Wallace Stevens research

Published: 2018-10-16 15:47:43
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Harvey Mudd College
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Wallace Stevens poems   

Wallace Stevens is known for writing poems that are difficult to follow, due to strange and dense combination of words. Despite such difficulties, his poems do not fail to strike me with eureka moments. Reading the poem Not Ideas About the Thing But the Thing Itself, I took away the notion that if we could travel beyond the boundaries of language, chances are that the world around us would be perceived with a more creative mind. 

  From the first stanza, the poem illustrates a scrawny cry, emphasizing that it comes from outside with a minor confusion that the sound seems to come from his mind. “In March, a scrawny cry from outside looked like a sound in his mind.” Based on the manner in which words are put together, it implies that the sound comes from outside. However, there is an illusion that it comes from within. To further my illustration, the cry coming from reality suggests its true existence in nature or reality, since outside means that it is independent of our inner self. On the other hand, the sound of the mind is related to our experiences whereby there may be a pre-existing idea in our head that we sometimes mistake for a sound generated by ourselves. Arguably, such an idea is often gained through everyday experiences or passed down from our ancestors. 

      However, a line is drawn distinctly in this poem between telling the reality and ideas in our head. The second to fourth stanzas repeatedly underlines the idea that both the sun and the sound are originating from outside.  Despite this, the man listening is identifiable as being conscious of the fact. “He knew that he heard it,” the notion suggests that the sound is perceived through senses. In contrast, the author laments, “It would have been outside” in the third stanza and “The sun was coming from outside” in the fourth thus reminding us that it’s an independent aspect being outside of ourselves.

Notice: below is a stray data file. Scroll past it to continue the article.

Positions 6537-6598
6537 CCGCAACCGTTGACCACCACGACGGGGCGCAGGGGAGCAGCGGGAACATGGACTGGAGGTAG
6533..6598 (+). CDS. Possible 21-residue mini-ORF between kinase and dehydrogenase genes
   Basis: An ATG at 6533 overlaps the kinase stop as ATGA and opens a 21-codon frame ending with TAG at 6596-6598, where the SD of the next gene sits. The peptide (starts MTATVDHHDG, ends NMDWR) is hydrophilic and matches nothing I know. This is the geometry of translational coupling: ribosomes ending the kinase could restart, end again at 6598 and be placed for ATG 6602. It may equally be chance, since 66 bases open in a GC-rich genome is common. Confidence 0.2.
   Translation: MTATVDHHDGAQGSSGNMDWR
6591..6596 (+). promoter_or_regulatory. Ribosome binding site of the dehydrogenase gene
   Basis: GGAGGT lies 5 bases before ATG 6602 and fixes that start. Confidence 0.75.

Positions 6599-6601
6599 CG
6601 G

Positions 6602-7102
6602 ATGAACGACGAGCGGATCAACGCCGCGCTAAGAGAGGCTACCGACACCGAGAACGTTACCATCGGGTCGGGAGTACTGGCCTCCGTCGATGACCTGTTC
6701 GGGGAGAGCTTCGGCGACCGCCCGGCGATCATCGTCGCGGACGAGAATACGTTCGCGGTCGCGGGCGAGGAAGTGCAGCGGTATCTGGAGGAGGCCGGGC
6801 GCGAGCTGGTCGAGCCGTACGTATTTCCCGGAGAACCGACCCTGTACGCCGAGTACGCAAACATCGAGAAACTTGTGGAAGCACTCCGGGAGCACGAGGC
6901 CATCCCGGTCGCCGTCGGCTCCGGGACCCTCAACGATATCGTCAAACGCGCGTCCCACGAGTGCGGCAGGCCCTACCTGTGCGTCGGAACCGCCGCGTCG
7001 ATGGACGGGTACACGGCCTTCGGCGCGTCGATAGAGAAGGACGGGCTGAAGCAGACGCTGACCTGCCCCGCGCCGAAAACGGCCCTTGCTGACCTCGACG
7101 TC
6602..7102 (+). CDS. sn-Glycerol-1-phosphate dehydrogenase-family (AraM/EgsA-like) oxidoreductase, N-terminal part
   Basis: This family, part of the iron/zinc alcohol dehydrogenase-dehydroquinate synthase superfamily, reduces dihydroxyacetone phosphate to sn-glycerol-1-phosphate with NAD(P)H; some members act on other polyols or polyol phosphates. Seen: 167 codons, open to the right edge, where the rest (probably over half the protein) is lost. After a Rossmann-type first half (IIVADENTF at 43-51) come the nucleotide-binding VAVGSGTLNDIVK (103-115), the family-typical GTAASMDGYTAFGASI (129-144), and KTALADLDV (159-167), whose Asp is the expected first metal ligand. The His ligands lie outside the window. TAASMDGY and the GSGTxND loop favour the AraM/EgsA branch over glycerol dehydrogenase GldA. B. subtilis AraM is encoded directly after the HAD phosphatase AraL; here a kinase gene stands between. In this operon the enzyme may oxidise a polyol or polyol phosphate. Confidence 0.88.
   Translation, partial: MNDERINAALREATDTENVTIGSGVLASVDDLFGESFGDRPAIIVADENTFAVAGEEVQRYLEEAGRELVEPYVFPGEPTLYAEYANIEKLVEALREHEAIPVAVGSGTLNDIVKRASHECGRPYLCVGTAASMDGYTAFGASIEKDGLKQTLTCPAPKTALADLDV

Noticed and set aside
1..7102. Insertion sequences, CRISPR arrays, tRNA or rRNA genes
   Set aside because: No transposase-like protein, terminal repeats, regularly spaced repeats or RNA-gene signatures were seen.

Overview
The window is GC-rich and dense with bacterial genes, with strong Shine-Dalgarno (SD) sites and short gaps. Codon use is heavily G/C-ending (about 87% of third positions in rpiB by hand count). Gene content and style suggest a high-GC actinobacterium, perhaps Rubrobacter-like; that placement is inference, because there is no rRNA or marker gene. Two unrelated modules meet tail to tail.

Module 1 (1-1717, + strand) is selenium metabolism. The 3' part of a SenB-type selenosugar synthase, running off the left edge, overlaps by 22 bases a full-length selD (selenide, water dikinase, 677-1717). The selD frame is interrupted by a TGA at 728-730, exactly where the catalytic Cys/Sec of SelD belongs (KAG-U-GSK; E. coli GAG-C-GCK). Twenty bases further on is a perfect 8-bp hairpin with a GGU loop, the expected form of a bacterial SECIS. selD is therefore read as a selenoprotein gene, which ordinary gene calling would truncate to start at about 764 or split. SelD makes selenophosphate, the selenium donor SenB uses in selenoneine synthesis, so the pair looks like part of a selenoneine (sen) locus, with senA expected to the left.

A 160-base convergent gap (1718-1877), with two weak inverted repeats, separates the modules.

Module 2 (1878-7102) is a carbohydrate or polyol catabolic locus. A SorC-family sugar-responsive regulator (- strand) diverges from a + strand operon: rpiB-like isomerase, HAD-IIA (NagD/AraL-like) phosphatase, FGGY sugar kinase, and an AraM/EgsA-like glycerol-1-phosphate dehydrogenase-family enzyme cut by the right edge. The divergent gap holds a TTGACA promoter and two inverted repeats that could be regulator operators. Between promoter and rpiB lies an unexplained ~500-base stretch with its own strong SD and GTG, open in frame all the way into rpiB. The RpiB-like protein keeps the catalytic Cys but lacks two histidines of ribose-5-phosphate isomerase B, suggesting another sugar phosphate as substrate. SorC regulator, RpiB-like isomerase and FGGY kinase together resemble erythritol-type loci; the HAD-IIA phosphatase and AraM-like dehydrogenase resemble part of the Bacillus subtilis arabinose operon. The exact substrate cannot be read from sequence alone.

Philosophical notion of meaning

     By now, it is evident what the poem is about. Nevertheless, another question springs up, why does the poem try to convince us that the sound and sun should be outside?  To find out the answer, I shall try to see what is taking place when the sound emanates from our head. As mentioned earlier, perceptions from within may be a pre-existing idea that is either taught or gained. Thus it’s worth noticing the way we express it is through language. However, when we use our language to express our intuition, it is often ignored. This reminds me of Wittgenstein, who once said, “philosophical notion of meaning is at home as a fundamental idea of the way language functions. On the other hand, one might say that it is the language’s design that’s more primitive than ours.” [Wittgenstein_Philosophical Investigation] I interpret his statements based on the fact that every word used has its meaning, nevertheless, what is important is the creation of language. Despite this, what happened during the process of language creation is similar to that of projection. We are trying to reckon our feelings while ascertaining how the outside world uses our language. However, since language is a projection, it has limited our ability to perceive the world. Essentially, the reality should have myriad ways of understanding it, not just the pre-existing ideas in our head. 

     In contrast, I would like to interpret the fifth stanza based on reality versus perception. “That scrawny cry, it was a chorister whose ‘c’ preceded the choir, identifiable as a part of the large sun.” In reality, the ‘c’ should come before chorister, thus marking the beginning of the music scale. Putting it in line with the colossal sun makes sense based on the fact that both ‘c’ and sun herald the new birth of a beautiful melody or life.